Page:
Saturday, March 19, 2011

Behind the swell

Have you felt a change in the blogosphere in the last six months or so? For one thing, I don't think anyone says blogosphere any more. But more significantly, blogging seems to have passed its peak as a medium, or at least the phase of rapid growth and rabid press that typifies popular new things. There seem to be fewer new blogs, fewer new readers, and fewer posts. The mantle of all things to all people seems to have passed to Facebook and Twitter. This was confirmed for me in a recent NY Times article.

It's like when you're surfing*, and you ride the swells, waiting for the right wave, and eventually you see it coming and you start to paddle. Sometimes you start too late, and never really catch the break. Sometimes you go too early and it crashes over you. When it's perfect, you ride and cut and sometimes you even get tubed. But no matter what happens, eventually the wave passes and you're left behind, watching it go (if you're lucky), and you have to paddle back to catch the next one.**

Life is a little like that. Sooner or later, you notice that you're not thinking as much about changing the world as finding a way to enjoy the time you have left in it. You see the younger generation raising their kids, worrying about their careers, and making all the same mistakes you did, and realize that the peak has passed. At least, you do if you're paying attention. And whether you kicked ass or never really got started, there will be no paddling back for another.

It can be a jarring realization, and depressing or frightening for many people, but I find it strangely comforting. In blogging and in life, the pressure is off. Sort of. At least, I know what I've got to work with, more or less how I'm going to handle it, and I feel more comfortable working to my own purposes.  Sensing a decline in something is realizing that nothing lasts forever, including screw-ups.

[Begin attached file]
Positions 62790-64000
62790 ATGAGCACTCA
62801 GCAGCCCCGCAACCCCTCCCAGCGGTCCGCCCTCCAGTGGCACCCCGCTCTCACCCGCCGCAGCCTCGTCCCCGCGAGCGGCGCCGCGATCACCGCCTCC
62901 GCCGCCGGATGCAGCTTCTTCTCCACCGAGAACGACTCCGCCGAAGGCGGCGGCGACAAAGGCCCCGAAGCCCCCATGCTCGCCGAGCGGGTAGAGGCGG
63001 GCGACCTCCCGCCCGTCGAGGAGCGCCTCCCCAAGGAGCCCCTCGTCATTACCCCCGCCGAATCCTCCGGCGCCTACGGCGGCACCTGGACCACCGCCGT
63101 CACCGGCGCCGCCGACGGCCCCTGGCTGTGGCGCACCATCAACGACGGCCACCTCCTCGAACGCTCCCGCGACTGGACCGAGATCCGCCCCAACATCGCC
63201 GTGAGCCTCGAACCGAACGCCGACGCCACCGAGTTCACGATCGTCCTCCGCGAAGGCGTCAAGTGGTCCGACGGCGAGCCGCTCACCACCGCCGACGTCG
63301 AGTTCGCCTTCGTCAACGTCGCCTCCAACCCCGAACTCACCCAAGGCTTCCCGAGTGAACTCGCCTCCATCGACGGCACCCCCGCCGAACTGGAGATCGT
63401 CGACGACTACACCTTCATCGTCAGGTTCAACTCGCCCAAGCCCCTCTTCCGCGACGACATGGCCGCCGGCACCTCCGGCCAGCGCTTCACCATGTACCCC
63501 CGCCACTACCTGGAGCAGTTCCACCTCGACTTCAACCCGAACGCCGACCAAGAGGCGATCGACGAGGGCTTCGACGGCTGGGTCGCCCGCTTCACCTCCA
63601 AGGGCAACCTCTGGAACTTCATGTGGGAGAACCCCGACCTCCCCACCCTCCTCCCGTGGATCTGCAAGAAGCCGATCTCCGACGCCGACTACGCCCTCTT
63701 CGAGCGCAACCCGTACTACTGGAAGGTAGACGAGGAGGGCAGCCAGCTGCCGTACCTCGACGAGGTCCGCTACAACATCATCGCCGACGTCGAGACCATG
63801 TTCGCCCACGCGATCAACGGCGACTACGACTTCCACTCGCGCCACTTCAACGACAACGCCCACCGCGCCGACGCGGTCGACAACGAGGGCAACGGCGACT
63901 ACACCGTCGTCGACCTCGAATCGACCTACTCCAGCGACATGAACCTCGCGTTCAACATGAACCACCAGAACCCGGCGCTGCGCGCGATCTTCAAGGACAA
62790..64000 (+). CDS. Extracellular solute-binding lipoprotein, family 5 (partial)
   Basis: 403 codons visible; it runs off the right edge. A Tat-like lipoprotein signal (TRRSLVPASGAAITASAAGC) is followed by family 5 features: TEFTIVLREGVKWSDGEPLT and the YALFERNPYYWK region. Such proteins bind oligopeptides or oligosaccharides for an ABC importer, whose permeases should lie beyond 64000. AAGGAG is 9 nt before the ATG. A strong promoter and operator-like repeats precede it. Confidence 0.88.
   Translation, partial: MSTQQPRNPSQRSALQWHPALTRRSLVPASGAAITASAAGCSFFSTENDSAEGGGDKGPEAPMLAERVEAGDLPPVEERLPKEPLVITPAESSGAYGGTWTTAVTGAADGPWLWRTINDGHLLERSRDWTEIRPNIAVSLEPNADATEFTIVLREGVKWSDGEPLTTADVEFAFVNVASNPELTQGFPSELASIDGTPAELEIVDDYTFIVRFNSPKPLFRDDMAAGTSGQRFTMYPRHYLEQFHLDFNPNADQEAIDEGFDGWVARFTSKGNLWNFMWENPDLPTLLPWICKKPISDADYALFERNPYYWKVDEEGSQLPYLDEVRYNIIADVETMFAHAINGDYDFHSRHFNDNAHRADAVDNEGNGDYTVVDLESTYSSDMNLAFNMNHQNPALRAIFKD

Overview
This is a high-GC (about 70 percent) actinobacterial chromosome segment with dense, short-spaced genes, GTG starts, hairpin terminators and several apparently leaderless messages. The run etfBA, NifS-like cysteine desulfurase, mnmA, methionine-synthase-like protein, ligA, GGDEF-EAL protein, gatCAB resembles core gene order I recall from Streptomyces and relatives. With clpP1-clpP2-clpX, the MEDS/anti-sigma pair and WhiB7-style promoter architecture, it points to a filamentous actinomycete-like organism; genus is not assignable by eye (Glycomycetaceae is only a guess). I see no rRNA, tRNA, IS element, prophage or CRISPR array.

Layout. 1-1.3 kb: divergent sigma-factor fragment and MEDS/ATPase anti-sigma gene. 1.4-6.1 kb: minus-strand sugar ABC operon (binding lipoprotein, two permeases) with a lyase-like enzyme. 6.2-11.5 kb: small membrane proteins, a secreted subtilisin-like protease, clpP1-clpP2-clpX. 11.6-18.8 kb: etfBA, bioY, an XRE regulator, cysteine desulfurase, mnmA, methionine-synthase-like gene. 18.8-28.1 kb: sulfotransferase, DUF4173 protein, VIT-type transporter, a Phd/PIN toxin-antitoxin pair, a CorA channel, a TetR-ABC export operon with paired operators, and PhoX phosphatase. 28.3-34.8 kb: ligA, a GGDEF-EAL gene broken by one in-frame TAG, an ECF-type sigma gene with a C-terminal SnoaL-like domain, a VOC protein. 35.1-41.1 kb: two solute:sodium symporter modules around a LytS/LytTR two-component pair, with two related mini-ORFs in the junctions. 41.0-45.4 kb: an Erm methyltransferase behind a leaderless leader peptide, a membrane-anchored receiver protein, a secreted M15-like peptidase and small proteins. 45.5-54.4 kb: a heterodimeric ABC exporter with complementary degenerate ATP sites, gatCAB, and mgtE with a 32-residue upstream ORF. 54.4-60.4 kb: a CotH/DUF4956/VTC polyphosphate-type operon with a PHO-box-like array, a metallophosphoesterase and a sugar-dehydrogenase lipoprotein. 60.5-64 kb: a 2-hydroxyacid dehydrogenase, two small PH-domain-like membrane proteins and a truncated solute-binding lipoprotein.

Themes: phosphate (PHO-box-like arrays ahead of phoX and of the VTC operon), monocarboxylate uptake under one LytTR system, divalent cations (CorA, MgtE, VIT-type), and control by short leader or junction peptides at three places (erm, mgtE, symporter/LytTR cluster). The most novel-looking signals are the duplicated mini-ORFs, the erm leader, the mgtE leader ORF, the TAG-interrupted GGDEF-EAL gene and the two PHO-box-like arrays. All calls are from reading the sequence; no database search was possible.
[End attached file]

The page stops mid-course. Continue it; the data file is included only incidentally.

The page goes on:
It doesn't mean we have to retire to the porch and blog about knitting. I'm starting a brand new career, for crying out loud. But I am doing it with a different attitude than most of the twenty-somethings who comprise my competition. No matter how far I go, or where I end up, I will try very hard to treasure the experience.

Who knows, I may even take up surfing.

* I have never surfed, but I liked the Beach Boys okay. If I ever did hang ten, I would definitely call myself "Moondoggie."

** Yes, I know sometimes you can surf right to the beach, and chicks will run up to you as you pick up your board and toss the water from your hair, and you will all run up the beach to the bonfire and play guitar and do the twist, but I'm trying to build a metaphor here.

1 comment:

  1. i've been trying to find words for this - but you did a far better job than i would have. i am strangely content, still living my life aggressively, but have given up the delusions of "achievement" and changing the world.

    i'm pretty happy farting around, and find myself getting annoyed when people have the audacity to bring me their worries.

    if you're "Moondoggie", i claim "Gidget".